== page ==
The God of Justice and Truth
Son of Balder, god of light, and of Nanna, goddess of immaculate purity, Forseti was the wisest, most eloquent, and most gentle of all the gods. When his presence in Asgard became known, the gods awarded him a seat in the council hall, decreed that he should be patron of justice and righteousness, and gave him as abode the radiant palace Glitnir. This dwelling had a silver roof, supported on pillars of gold, and it shone so brightly that it could be seen from a great distance.
“Glitner is the tenth;
It is on gold sustained,
And also with silver decked.
There Forseti dwells
Throughout all time,
And every strife allays.”
Sæmund’s Edda (Thorpe’s tr.).
Here, upon an exalted throne, Forseti, the lawgiver, sat day after day, settling the differences of gods and men, patiently listening to both sides of every question, and finally pronouncing sentences so equitable that none ever found fault with his decrees. Such were this god’s eloquence and power of persuasion that he always succeeded in touching his hearers’ hearts, and never failed to reconcile even the most bitter foes. All who left his presence were thereafter sure to live in peace, for none dared break a vow once made to him, lest they should incur his just anger and be smitten immediately unto death.
“Forsete, Balder’s high-born son,
Hath heard mine oath;
Strike dead, Forset’, if e’er I’m won
To break my troth.”
Viking Tales of the North (R. B. Anderson).
As god of justice and eternal law, Forseti was supposed to preside over every judicial assembly; he was invariably appealed to by all who were about to undergo a trial, and it was said that he rarely failed to help the deserving.
The Story of Heligoland
In order to facilitate the administration of justice throughout their land it is related that the Frisians commissioned twelve of their wisest men, the Asegeir, or elders, to collect the laws of the various families and tribes composing their nation, and to compile from them a code which should be the basis of uniform laws. The elders, having painstakingly finished their task of collecting this miscellaneous information, embarked upon a small vessel, to seek some secluded spot where they might conduct their deliberations in peace. But no sooner had they pushed away from shore than a tempest arose, which drove their vessel far out to sea, first on this course and then on that, until they entirely lost their bearings. In their distress the twelve jurists called upon Forseti, begging him to help them to reach land once again, and the prayer was scarcely ended when they perceived, to their utter surprise, that the vessel contained a thirteenth passenger.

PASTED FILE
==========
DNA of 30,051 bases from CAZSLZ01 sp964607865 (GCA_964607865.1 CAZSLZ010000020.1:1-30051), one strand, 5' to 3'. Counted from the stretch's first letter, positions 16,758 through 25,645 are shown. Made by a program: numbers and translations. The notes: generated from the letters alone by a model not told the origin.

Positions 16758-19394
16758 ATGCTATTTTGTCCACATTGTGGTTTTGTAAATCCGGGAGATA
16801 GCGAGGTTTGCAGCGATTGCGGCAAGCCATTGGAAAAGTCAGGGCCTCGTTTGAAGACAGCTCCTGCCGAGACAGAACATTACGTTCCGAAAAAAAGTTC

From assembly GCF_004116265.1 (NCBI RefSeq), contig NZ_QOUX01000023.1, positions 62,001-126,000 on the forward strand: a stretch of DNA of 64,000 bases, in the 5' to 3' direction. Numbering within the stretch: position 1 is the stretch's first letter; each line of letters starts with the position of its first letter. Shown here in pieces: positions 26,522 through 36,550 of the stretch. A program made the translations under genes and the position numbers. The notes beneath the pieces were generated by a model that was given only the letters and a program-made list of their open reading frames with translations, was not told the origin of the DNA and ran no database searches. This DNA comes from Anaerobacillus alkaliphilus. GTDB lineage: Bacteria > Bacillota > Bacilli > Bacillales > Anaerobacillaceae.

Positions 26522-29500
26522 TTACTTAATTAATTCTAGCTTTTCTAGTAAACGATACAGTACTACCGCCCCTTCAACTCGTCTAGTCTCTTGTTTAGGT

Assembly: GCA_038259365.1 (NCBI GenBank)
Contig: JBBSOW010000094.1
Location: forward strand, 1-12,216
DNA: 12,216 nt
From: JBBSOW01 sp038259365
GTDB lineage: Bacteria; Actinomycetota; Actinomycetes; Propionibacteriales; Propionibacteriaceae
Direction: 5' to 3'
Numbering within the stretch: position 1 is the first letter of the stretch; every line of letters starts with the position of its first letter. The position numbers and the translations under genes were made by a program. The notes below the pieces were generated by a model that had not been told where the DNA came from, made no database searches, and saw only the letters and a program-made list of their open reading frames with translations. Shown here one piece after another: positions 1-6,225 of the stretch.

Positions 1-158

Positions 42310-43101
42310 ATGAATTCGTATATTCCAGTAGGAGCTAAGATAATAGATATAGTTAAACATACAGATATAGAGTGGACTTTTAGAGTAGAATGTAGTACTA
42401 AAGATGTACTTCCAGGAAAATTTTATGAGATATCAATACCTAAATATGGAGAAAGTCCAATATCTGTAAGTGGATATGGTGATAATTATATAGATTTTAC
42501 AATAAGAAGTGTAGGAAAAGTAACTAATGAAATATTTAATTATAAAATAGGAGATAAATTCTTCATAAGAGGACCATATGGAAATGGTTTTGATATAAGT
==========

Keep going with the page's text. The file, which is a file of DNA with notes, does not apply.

Seizing the rudder, the newcomer silently brought the vessel round, steering it towards the place where the waves dashed highest, and in an incredibly short space of time they came to an island, where the steersman motioned them to disembark. In awestruck silence the twelve men obeyed; and their surprise was further excited when they saw the stranger fling his battle-axe, and a limpid spring gush forth from the spot on the greensward where it fell. Imitating the stranger, all drank of this water without a word; then they sat down in a circle, marvelling because the newcomer resembled each one of them in some particular, but yet was very different from any one of them in general aspect and mien.
Suddenly the silence was broken, and the stranger began to speak in low tones, which grew firmer and louder as he proceeded to expound a code of laws which combined all the good points of the various existing regulations which the Asegeir had collected. His speech being finished, the speaker vanished as suddenly and mysteriously as he had appeared, and the twelve jurists, recovering power of speech, simultaneously exclaimed that Forseti himself had been among them, and had delivered the code of laws by which the Frisians should henceforth be judged. In commemoration of the god’s appearance they declared the island upon which they stood to be holy, and they pronounced a solemn curse upon any who might dare to desecrate its sanctity by quarrel or bloodshed. Accordingly this island, known as Forseti’s land or Heligoland (holy land), was greatly respected by all the Northern nations, and even the boldest vikings refrained from raiding its shores, lest they should suffer shipwreck or meet a shameful death in punishment for their crime.
Solemn judicial assemblies were frequently held upon this sacred isle, the jurists always drawing water and drinking it in silence, in memory of Forseti’s visit. The waters of his spring were, moreover, considered to be so holy that all who drank of them were held to be sacred, and even the cattle who had tasted of them might not be slain. As Forseti was said to hold his assizes in spring, summer, and autumn, but never in winter, it became customary, in all the Northern countries, to dispense justice in those seasons, the people declaring that it was only when the light shone clearly in the heavens that right could become apparent to all, and that it would be utterly impossible to render an equitable verdict during the dark winter season. Forseti is seldom mentioned except in connection with Balder. He apparently had no share in the closing battle in which all the other gods played such prominent parts.